So I went on a journey to find a narrative experience that I don’t like and redesign it to be more collaborative and interactive.
I thought about the things that I most love and the ones that are kind of sacred to me: reading a book, being at a play or listening to a talk at a conference. Then I thought about how could I redesign that experience to make it even better? And realized that I CAN’T. No technology is going to make it more immersive or better than simply sitting at a theatre or reading a good book (at least for me).
Some of my inspirations in enhancing reading and storytelling experiences are low tech:
And then the question popped in my head:
What is wrong with the narrative experience?
The thing that unites being at a play, reading a book or sitting at a conference is that you have your individual connection to a stage and a person on that stage, but at the same time you also sit among many other people, so while it being your individual isolated experience, it’s collaborative as well.
How can I ENHANCE the collaborative experience sitting in a room among many people by not intruding the individual one?
That is the question that carried me to the following idea: when you get immersed in a talk or a play, you forget it’s a talk or a play, you feel part of it. It’s all in your brain. You can measure it.
So my idea in short is: enhancing a conference experience by better understanding your audience by tracking their neural response to the content and connecting alike minds during or after an event.
Looking at it through agile human-centric design principles it could look like it:
WHY: the challenge
How to enhance the conference / play experience, so “alone” experience stays alone but also collaborative? Also how to smartly use technology, so it helps but not distracts?
Also: in many cases of well-organized events, they are a lot about post-event interactions: how can you curate that?
WHO: the audience
The target group of people for this experience would be anybody going to a conference. It solves a problem how to find them. Good thing about conferences is that when attendees arrive (if you curate your audience well), they are eager to communicate with others, look for connections and possible follow up interactions. They come curious for ideas, knowledge, inspiration and motivation to carry on with things they do or want to do.
The best way to understand the audience through this experiment would be to understand their emotional connection to the content by measuring their brain waves.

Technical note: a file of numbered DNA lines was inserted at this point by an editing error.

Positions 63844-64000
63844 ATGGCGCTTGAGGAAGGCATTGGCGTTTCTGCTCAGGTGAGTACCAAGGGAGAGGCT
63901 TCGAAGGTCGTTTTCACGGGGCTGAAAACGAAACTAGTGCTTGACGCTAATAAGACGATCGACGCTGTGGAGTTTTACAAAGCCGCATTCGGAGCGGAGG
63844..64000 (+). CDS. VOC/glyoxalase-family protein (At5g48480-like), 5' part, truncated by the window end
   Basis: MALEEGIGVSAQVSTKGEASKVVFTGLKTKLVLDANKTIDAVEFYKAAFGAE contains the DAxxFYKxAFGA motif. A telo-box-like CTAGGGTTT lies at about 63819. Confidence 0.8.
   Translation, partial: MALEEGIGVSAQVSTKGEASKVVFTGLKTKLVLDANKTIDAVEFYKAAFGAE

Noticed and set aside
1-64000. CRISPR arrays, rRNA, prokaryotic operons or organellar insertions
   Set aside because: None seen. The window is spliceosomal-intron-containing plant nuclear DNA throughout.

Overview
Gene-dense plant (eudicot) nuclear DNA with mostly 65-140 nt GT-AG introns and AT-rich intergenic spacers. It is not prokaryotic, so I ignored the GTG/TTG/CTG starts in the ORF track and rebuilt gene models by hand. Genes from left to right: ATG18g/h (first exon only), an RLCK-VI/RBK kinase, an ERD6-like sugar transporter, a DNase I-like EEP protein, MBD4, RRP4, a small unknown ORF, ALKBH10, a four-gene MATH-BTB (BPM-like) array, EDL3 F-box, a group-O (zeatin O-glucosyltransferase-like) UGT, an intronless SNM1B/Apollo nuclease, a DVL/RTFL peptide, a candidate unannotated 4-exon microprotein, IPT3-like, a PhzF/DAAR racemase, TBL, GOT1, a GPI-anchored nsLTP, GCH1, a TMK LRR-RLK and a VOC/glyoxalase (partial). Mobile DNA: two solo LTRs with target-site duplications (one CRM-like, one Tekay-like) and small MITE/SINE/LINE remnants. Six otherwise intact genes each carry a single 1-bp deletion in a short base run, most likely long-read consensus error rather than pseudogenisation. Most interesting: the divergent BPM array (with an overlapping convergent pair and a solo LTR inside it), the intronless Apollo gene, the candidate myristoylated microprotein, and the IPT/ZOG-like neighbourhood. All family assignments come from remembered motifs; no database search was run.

THE CONCEPT / ELEVATOR PITCH
Speaker giving a talk is one to many experience. When listening to a talk, everybody has individual focus but if everyone (or majority) responds with the same emotions, you can feel the room light up or cry, or what not.
It’s already a collaborative experience: how can you enhance it and get more out of it by also not intruding the individual experience?
How can you make the collaborative experience more tangible?
This is where technology comes in… when you get immersed in a talk or experience, you forget it’s a talk, you feel part of it. It’s all in your brain and you can measure it!
Idea: use of sensors to find matching neural activity and use it for event or post-event interaction:
- by connecting people with matching brainwaves patterns post event
- or have them reseated by matching brainwave patterns at the conference
- Track brain patterns: using EEG to track key brain patterns and capture precise data. This could be done with a smaller selected group of people before the event (during rehearsals) to be able to distinguish key patterns
- Distant measurement through wearables and sensors for every single participant during the conference (so we don’t need to have 800 EEGs)
- we would need a few matching data points to allocate every single individual in the room to the data patterns recorded earlier
- Design the experience according to the data that we receive
- Beacons to lock in data to specific location
- EEGs + sensors
- App to record data + communicate with attendees
Note: this should stay of low intrusion to attendees, i.e. they shouldn’t have to do anything with the app (press, etc.) to be able to fully focus on the content
Next steps would be: the MVP, Iterations, user tests and final implementation.